Many of the native animals that come to WILVOS are extremely lucky to be alive. Some go through unimaginable trauma, and some of the members of the public also show great initiative and courage in dealing with situations that arise. Recently a very young eastern grey kangaroo came to one of our WILVOS carers through the Australian Wildlife Hospital. The female kangaroo had been hit by a car and was wedged underneath the vehicle. Fortunately the driver’s son was able, with some difficulty, to remove the dead animal from under the car. The in-pouch joey appeared uninjured.
It is never easy to deal with the situation when an animal has been hit by a car but these people immediately took the joey to a vet at Tanawha. He was then transferred by medics, who were more used to human patients, to the Wildlife Hospital for xrays and a full check-up. WILVOS were called to take on the rehabilitation, and the little joey arrived in care with just minimal swelling and bruising to his leg, which was bandaged to give support and help alleviate any pain.
The response by these people meant the survival of another of our unique native animals. This caring attitude is most appreciated by wildlife carers and undoubtedly by the animals!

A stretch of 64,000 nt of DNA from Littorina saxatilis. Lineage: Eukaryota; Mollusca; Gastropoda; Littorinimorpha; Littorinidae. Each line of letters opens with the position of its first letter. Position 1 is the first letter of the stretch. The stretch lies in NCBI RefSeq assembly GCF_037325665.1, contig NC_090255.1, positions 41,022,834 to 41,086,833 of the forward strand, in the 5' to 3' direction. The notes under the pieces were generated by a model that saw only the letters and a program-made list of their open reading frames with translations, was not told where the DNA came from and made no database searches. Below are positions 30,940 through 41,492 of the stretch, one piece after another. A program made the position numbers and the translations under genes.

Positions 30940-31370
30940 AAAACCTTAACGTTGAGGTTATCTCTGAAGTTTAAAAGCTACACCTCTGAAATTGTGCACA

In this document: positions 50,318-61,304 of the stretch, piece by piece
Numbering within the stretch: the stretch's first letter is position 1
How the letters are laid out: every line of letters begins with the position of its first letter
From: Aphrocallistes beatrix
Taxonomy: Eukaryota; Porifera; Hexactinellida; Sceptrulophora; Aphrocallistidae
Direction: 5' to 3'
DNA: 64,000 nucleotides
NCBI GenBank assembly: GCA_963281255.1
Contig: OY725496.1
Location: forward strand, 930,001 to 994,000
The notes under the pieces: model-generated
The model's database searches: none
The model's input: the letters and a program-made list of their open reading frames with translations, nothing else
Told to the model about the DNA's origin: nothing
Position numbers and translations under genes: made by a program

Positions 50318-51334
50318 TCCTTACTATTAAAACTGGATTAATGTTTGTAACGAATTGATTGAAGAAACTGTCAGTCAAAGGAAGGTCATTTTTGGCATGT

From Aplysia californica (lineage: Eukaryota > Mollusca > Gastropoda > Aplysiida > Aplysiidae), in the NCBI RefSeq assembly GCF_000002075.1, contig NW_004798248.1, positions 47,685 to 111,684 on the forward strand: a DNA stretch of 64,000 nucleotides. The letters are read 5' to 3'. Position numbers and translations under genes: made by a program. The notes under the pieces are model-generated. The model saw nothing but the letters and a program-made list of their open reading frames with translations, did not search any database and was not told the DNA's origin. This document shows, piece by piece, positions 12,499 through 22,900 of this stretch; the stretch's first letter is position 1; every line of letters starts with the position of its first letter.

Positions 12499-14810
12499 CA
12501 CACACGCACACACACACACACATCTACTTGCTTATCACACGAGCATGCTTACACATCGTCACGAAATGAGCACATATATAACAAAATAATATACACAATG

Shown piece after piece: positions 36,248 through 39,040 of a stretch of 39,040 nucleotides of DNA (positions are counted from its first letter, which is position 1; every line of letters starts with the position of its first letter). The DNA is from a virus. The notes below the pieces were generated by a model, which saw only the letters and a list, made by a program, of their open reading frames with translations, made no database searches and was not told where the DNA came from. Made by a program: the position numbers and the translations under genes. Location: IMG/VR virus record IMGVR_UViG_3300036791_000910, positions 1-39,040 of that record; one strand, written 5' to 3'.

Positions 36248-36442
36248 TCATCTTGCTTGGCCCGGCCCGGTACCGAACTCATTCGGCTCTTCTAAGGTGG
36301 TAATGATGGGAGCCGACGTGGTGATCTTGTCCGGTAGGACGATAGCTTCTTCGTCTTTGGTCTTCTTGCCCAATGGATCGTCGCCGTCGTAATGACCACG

Each day our WILVOS hotline receives numerous calls, and our volunteers do a wonderful job of maintaining this service. Many of the calls at this time of year are about young birds that have fallen out of nests, or they overestimate their flying ability! If the birds are uninjured and the parents are seen in the vicinity, an artificial nest is made and hung up nearby and parents are usually happy to resume their feeding of the young. This has to be monitored to make sure it does happen, but usually it is successful even if the nest is suspended a short distance from where the original nest was. It is not always possible to relocate a nest ten metres up a tree! The birds do not mind if their chicks have been handled by humans. It is a fallacy that they will reject them in these circumstances.
No matter how good our wildlife rehabilitation practices are, the animals’ parents are always the best at rearing their young.